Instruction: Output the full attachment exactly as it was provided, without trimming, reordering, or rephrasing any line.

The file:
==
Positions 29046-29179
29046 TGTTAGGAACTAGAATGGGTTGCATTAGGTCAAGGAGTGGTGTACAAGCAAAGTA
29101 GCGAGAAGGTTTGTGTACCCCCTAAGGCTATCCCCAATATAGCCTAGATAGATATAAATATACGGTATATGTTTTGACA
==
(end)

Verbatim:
Positions 29046-29179
29046 TGTTAGGAACTAGAATGGGTTGCATTAGGTCAAGGAGTGGTGTACAAGCAAAGTA
29101 GCGAGAAGGTTTGTGTACCCCCTAAGGCTATCCCCAATATAGCCTAGATAGATATAAATATACGGTATATGTTTTGACA